An ambitious plan which would see to two of the poorest inner city areas in Leeds totally transformed has finally got Government approval. Councillors are delighted because the hold-up was costing around £1m a month due to rising costs.
The PFI (Private Finance Initiative) project which will totally revitalise the Little London and Holbeck areas had been delayed as it was subject to a Government Value for Money review. At long last the Treasury has given the green light for the £181m scheme and the council have appointed their preferred bidder (Sustainable Communities for Leeds). It is expected that the Coalition will sign the contract early in the New Year, enabling the work to start in the spring of next year. Sustainable Communities for Leeds will be building four hundred new council properties which will all be protected by a landlord insurance quote as well as refurbishing another 1,200 existing council homes and making some major environmental improvements to the area.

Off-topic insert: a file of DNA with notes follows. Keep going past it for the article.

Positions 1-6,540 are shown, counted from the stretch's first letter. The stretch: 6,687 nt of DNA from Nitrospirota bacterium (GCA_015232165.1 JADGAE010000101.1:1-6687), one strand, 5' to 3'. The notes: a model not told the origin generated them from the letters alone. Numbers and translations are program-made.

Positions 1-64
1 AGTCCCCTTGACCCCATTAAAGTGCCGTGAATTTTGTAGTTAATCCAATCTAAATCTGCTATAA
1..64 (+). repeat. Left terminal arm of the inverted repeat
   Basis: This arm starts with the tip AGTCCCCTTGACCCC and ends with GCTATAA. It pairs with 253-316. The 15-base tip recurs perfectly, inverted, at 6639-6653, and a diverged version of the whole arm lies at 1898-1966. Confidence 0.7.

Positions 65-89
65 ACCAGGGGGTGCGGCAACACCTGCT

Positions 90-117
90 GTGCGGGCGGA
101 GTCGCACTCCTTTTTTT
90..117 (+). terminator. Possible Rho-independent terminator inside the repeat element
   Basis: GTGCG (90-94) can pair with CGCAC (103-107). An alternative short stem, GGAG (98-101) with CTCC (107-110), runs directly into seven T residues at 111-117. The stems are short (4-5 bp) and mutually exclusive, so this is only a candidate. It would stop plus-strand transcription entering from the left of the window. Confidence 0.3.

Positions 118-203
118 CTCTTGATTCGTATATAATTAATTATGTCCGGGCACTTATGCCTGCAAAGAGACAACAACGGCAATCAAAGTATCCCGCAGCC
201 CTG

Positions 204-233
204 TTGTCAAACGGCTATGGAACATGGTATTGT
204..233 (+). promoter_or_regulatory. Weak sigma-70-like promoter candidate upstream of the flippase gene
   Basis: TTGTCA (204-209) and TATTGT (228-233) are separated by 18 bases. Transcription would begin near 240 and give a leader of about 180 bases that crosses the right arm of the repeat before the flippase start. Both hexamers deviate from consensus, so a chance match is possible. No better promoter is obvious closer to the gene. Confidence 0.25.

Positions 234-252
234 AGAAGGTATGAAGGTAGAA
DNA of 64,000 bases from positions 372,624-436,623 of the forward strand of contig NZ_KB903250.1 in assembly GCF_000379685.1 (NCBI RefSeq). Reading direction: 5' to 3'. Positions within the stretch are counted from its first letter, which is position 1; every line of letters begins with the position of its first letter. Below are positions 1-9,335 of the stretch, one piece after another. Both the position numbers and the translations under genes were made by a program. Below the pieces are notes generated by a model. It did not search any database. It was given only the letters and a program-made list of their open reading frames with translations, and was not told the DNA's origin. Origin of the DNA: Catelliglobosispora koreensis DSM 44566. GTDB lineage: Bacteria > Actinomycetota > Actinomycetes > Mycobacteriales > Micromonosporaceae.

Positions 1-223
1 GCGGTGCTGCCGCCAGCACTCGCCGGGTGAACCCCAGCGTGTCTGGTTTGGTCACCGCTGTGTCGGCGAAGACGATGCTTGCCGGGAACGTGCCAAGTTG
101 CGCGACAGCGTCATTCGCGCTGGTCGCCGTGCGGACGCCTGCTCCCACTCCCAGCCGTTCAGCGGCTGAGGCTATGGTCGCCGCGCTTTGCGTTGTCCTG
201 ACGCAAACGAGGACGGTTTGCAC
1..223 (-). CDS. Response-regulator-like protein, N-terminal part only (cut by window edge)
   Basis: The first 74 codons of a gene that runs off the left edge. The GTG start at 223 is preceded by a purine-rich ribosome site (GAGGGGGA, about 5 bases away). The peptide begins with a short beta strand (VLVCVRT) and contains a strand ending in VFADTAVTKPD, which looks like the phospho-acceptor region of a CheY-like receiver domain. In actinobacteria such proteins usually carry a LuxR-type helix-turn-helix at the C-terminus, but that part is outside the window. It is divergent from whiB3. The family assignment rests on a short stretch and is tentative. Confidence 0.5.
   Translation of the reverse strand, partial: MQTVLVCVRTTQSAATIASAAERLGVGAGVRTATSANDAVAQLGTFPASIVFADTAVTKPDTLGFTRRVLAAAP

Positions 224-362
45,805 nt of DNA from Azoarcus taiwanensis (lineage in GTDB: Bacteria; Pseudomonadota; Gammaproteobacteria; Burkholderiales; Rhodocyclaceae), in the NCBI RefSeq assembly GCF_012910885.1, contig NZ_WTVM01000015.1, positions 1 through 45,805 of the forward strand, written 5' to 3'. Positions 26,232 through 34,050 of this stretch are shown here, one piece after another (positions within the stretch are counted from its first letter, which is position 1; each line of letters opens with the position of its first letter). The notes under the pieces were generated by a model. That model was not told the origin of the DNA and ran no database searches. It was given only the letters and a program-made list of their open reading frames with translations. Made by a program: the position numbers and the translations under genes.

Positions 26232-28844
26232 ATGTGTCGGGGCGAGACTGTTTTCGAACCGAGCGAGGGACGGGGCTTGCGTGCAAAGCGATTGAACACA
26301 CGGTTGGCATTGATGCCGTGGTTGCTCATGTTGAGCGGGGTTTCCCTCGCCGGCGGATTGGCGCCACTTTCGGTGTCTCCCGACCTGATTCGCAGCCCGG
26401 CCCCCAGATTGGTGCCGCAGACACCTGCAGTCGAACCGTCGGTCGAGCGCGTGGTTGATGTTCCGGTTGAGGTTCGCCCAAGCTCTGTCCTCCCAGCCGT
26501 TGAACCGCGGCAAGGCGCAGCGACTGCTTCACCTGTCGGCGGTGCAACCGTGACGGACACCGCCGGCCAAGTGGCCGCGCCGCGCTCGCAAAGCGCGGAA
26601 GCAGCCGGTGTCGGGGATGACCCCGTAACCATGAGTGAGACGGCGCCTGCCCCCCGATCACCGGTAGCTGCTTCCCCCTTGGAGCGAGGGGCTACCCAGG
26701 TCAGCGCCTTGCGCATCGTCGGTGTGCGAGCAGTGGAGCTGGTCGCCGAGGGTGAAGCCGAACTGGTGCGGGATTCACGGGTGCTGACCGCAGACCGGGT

Councillor Keith Wakefield said: “This is a massive project for the city, representing investment of £180m in deprived inner city areas, so it is a huge relief that the Government have finally given us the go-ahead. We always had faith that this was a very strong project, which has made the hold-ups all the more difficult to accept. It is tremendous that we are now in a position to move forward. Hopefully this will bring an end to the uncertainty for the communities involved.”
The 20-year PFI contract will also include a repairs and maintenance service for all of the newly built and refurbished council homes. The delays in getting the approval for this project have been frustrating for everybody. The project will not just transform the communities; it will also provide job opportunities for the area over the next few years.